Can the Minnesota Timberwolves Finally Bring Darko Milicic into the Light?

Mitch DrofstobCorrespondent IOctober 9, 2010

ORLANDO, FL - NOVEMBER 1:  Darko Milicic #31 of the Orlando Magic holds the ball against the Chicago Bulls on November 1, 2006 at TD Waterhouse Centre in Orlando, Florida. The Magic won 109-94. NOTE TO USER: User expressly acknowledges and agrees that, by downloading and or using this photograph, User is consenting to the terms and conditions of the Getty Images License Agreement. (Photo by Doug Benc/Getty Images)
Doug Benc/Getty Images

It’s sad when a lofty draft pick doesn’t work out. Players can become more synonymous with the word “bust” than Pamela Anderson and her Baywatch pals (yes, I’m taking it old-skool), despite none of it being their own making.

In the case of Darko Milicic, he didn’t force the Detroit Pistons to choose him with the second pick of the 2003 NBA draft ahead of guys like Chris Bosh, Carmelo Anthony, and Dwyane Wade.

In fact, had he been given the choice of not having all that pressure, we all know he would have taken it. But that was the Piston’s decision. A horrible decision that had they got right, could have meant folks in Miami wouldn’t be so happy this summer, but lets not get into that tired subject.

Milicic is definitely not the worst player to be picked second in the NBA draft, not that he’s had much chance to prove it—and after changing teams like it was going out of fashion, he seems to have finally found an organisation that wants him: the Minnesota Timberwolves.

Say what you like about Milicic, you don’t get to be the second pick in the NBA draft without showing some promise. Although he may not be the best rebounder, he can defend, and is a better passer of the ball than your average big man. For him, the Timberwolves represent, in his own words, a “fresh start.”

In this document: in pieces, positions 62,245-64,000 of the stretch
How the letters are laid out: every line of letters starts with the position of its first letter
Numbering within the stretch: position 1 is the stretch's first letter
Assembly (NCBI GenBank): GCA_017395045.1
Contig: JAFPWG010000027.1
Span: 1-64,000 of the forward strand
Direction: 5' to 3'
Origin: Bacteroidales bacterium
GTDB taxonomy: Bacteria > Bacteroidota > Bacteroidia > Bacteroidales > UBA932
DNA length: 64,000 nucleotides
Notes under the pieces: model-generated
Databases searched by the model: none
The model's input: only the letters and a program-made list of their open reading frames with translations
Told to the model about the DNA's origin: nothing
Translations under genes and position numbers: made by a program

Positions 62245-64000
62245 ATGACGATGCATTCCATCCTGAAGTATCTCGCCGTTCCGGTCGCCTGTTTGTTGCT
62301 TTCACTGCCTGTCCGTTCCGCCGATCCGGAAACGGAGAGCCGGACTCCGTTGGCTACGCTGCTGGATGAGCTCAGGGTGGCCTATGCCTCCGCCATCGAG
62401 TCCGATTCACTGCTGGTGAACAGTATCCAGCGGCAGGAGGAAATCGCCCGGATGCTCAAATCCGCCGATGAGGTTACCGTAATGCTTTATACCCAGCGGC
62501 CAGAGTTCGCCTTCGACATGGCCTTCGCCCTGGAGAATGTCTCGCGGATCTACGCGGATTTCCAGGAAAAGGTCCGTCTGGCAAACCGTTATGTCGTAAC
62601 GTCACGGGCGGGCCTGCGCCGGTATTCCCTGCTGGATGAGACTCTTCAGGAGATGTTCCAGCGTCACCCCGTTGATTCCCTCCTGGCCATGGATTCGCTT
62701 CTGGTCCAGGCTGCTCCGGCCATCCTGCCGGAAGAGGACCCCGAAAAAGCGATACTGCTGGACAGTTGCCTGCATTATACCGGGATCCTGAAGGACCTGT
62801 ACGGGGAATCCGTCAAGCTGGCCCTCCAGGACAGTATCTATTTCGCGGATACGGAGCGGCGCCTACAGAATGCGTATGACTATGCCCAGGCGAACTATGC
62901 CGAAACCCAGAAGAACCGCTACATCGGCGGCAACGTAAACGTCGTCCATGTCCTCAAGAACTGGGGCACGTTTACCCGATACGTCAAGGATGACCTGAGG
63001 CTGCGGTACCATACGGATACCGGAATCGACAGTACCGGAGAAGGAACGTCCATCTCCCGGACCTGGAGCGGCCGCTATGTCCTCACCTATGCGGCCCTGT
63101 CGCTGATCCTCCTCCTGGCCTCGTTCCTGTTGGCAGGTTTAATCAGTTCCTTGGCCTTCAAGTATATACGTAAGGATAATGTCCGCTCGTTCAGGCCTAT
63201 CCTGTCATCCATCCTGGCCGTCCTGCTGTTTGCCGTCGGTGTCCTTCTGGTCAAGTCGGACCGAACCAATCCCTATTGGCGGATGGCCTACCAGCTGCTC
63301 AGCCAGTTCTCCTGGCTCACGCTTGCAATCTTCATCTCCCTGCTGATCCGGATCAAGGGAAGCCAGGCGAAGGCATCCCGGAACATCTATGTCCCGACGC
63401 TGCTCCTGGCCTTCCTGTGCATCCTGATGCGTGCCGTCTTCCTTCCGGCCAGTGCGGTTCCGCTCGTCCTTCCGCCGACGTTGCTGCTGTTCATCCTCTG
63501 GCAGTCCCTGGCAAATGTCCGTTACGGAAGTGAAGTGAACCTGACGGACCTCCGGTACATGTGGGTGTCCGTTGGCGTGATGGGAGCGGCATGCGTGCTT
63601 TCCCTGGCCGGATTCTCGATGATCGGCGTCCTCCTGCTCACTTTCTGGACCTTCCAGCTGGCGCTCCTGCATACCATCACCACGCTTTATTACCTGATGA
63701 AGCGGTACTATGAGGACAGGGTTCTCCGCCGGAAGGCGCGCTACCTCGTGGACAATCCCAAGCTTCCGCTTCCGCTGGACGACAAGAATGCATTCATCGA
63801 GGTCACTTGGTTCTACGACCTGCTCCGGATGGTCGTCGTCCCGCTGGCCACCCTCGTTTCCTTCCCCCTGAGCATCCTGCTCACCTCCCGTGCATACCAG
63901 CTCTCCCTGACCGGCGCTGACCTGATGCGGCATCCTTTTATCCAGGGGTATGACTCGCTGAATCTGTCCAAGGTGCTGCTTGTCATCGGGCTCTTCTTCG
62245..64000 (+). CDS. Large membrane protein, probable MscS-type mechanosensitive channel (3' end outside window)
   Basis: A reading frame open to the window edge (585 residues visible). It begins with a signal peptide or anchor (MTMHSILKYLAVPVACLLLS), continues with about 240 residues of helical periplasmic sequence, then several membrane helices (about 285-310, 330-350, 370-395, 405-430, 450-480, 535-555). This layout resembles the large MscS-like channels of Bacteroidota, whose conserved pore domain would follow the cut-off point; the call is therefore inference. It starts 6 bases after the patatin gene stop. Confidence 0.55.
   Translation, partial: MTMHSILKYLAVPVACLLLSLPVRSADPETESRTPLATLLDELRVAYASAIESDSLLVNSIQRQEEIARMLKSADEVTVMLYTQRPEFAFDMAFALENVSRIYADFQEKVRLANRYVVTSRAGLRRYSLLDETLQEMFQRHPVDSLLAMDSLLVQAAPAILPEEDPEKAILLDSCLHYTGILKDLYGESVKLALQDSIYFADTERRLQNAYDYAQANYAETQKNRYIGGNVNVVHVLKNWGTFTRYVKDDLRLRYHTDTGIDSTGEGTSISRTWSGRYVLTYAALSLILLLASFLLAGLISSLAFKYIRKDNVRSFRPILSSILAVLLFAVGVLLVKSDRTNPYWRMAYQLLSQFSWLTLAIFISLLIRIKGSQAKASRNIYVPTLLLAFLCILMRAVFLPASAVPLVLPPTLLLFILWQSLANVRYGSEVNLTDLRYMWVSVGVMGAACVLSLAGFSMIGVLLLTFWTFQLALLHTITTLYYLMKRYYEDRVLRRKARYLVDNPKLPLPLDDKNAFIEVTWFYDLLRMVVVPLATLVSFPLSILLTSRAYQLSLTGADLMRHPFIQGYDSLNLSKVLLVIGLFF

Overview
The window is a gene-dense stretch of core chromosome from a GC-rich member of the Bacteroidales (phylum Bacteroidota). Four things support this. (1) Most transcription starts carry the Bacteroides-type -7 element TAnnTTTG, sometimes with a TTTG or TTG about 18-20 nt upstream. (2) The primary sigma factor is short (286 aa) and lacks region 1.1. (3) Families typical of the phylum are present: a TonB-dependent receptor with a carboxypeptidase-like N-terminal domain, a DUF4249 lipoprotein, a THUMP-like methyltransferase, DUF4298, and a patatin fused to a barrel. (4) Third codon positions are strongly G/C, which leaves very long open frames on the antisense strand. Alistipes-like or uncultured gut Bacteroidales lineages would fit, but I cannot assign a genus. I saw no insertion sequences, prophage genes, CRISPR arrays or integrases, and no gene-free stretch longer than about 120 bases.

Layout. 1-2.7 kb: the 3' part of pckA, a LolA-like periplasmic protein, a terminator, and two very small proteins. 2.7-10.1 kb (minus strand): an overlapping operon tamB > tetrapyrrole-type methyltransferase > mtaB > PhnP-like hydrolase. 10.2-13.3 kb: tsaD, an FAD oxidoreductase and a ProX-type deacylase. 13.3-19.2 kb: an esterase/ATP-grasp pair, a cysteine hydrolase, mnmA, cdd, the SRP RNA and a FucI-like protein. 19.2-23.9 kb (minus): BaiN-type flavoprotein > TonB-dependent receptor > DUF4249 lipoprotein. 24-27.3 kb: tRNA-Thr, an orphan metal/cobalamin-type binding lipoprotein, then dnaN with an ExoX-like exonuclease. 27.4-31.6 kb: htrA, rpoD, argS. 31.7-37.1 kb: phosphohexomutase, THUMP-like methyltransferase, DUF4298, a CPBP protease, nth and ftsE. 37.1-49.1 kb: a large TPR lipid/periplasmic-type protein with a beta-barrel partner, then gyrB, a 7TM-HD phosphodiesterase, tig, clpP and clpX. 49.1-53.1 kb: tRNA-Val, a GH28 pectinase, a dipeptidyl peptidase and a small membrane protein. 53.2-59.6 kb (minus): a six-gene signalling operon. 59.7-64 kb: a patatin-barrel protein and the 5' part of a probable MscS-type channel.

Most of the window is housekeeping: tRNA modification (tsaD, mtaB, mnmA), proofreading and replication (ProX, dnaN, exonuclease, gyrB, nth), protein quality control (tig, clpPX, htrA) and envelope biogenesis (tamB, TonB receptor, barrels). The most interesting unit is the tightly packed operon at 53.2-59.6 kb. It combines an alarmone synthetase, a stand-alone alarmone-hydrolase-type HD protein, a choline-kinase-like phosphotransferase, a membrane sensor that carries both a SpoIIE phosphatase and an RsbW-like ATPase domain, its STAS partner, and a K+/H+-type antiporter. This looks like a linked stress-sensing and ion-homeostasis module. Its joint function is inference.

Some laughed when he was offered a four-year, $20 million contract in the summer, but it was a cunning investment. He was acquired cheaply, can give the young guys at the Timberwolves a lot of advice, and his salary is far below the average for a starting center in the NBA.

His performances—while not fully fit—at the end of the season showed a lot of promise. Playing with another Eastern European big-man in Nikola Pekovic can’t hurt either.

He also hopes to return to the style of play that got him drafted so highly, and get more points on the board. He told Slam: “I used to be offensive, I used to be a three-point shooter. So for me, I’ve just got to switch the flip and have that offensive mind-set. It’s what I used to do before I got to the NBA, and it’s what I’m going to try to do again.”

Buoyed by victories in Europe against the Lakers and the Knicks, the younger players on the squad might begin to let their egos take hold of their game. The same can’t be said for an admittedly more comfortable and secure Milicic, who will also be able to help Ricky Rubio acclimatise when he comes to Minnesota from Spain.

Remembering last season, he says philosophically, “I don’t think anybody on this team wants to go through that again. We know everything isn’t going to turn around over night, but we will try and take it step by step.”

While he probably won’t have the same kind of season those drafted around him in 2003 will have, this could still be the best season of Milicic’s NBA career.